How the ACA's 'dependent care mandate' hurts the exchange market

One of the main reasons Affordable Care Act exchange plans are losing money could be the fact that one of the ACA's own provisions prevents them from attracting enough healthy enrollees, according to a post from Forbes contributor Robert Book.

The ACA's "dependent care mandate" allows young adults to remain on a parent's health insurance plan until age 26, even if they don't still live with their parents. That makes it difficult for insurers to attract these younger, healthier people, as exchange plans often are the more expensive option, Book says.

And without a healthy population to balance out the risk pool, insurers lose money in the individual marketplaces. In fact, UnitedHealth has said it will pull out of most of the individual markets in which it operates in 2017, citing mounting financial losses.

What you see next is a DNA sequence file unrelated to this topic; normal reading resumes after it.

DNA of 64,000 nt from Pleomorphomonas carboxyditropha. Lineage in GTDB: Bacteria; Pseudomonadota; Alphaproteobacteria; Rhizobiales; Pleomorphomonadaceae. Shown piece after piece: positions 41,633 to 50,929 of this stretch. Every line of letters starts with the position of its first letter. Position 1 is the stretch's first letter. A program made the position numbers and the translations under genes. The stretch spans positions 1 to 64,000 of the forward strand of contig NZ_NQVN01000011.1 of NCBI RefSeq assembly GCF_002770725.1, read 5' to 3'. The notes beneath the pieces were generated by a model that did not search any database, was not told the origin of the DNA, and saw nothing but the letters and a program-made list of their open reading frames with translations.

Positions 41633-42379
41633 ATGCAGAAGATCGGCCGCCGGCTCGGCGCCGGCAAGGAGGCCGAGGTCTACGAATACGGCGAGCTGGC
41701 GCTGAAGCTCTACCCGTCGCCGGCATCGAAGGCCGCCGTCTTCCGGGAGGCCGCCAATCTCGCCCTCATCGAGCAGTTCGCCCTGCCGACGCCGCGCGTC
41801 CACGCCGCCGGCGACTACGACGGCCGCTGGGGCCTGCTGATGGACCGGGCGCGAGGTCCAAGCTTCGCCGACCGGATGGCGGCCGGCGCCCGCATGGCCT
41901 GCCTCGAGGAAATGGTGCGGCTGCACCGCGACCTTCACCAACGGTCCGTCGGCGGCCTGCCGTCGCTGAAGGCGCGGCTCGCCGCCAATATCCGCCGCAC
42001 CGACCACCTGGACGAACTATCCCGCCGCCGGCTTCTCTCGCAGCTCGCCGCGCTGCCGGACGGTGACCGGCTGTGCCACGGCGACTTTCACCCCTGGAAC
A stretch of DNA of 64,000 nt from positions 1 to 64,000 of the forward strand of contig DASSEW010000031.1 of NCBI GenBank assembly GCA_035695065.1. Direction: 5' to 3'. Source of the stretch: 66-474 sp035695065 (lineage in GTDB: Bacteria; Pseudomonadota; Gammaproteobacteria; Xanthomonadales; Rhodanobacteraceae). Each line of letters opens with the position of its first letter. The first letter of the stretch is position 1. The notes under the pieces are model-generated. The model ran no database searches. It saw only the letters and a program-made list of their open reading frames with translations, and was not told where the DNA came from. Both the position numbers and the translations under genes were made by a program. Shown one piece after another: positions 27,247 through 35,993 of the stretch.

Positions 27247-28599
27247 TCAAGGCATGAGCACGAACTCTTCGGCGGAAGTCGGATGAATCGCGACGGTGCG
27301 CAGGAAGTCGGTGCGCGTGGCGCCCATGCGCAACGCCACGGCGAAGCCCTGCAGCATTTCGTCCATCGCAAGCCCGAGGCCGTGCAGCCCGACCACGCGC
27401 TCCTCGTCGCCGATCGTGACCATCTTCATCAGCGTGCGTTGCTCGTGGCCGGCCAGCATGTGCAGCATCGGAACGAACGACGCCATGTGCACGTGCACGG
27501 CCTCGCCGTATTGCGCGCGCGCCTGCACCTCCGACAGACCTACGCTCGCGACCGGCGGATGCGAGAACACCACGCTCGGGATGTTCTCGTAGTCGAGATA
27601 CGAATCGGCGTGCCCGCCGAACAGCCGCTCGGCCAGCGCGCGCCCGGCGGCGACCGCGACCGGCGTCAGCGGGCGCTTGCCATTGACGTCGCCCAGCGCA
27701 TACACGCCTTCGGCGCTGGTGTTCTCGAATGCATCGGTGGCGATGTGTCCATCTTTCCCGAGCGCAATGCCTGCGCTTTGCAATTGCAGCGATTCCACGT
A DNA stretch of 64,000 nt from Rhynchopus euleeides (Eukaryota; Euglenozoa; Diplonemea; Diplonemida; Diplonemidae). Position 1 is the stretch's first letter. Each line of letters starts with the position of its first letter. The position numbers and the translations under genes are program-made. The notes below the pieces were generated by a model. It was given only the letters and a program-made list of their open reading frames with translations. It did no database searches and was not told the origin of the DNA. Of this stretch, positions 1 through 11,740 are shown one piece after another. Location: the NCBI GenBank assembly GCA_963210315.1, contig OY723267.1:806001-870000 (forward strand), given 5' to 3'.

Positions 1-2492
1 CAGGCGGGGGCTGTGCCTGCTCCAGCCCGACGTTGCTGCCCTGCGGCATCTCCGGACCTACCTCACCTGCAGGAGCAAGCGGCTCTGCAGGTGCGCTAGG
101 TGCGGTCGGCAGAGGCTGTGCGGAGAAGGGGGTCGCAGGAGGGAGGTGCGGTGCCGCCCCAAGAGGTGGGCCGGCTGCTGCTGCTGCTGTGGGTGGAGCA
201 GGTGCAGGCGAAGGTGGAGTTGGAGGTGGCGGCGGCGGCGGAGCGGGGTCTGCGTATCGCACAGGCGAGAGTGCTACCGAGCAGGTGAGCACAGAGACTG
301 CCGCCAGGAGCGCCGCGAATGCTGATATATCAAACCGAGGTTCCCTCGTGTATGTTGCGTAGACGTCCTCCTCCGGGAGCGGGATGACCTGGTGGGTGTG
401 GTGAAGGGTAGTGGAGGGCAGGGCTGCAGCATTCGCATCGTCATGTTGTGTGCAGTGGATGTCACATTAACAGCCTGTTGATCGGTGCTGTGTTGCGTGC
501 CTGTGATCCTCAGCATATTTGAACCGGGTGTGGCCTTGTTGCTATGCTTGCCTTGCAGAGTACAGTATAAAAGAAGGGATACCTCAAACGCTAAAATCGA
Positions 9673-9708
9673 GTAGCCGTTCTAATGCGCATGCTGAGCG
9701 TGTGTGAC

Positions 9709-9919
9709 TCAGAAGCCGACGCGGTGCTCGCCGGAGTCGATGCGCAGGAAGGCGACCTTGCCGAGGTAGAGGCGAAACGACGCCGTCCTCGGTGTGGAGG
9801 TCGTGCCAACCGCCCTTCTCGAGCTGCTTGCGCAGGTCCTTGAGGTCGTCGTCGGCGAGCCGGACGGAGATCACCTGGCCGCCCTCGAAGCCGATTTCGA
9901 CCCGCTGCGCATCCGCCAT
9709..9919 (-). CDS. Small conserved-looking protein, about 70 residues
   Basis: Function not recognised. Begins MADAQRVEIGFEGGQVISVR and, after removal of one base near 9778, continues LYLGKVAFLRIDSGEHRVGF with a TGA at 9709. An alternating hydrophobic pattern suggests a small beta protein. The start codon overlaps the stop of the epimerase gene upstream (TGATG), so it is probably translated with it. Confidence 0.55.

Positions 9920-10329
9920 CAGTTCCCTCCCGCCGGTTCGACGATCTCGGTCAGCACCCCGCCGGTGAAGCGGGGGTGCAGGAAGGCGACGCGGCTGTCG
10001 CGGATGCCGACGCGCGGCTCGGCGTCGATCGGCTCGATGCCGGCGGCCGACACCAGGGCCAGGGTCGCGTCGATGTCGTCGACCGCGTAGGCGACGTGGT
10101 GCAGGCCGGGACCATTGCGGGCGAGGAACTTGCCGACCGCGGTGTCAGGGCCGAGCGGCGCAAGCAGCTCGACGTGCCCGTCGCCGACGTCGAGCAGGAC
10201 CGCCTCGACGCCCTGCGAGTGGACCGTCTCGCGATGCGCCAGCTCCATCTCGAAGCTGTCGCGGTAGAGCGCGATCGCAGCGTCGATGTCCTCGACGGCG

Though the Obama administration claims that customers who signed up for plans during the most recent open enrollment period were younger and healthier than they have been in the past, actual enrollment in that age group is only 28 percent. In addition, Book notes, young adults who do enroll in exchange plans tend to be less healthy than those who don't.

So what are insurance companies to do to win this seemingly uphill battle? Book says they should start increasing their outreach efforts and target young people who do not have the option to be on a parental plan. "People in that situation might enroll in an exchange plan even if they are under age 26; in fact, it might be their only option other than remaining uninsured," he says.

To learn more:
- read the post


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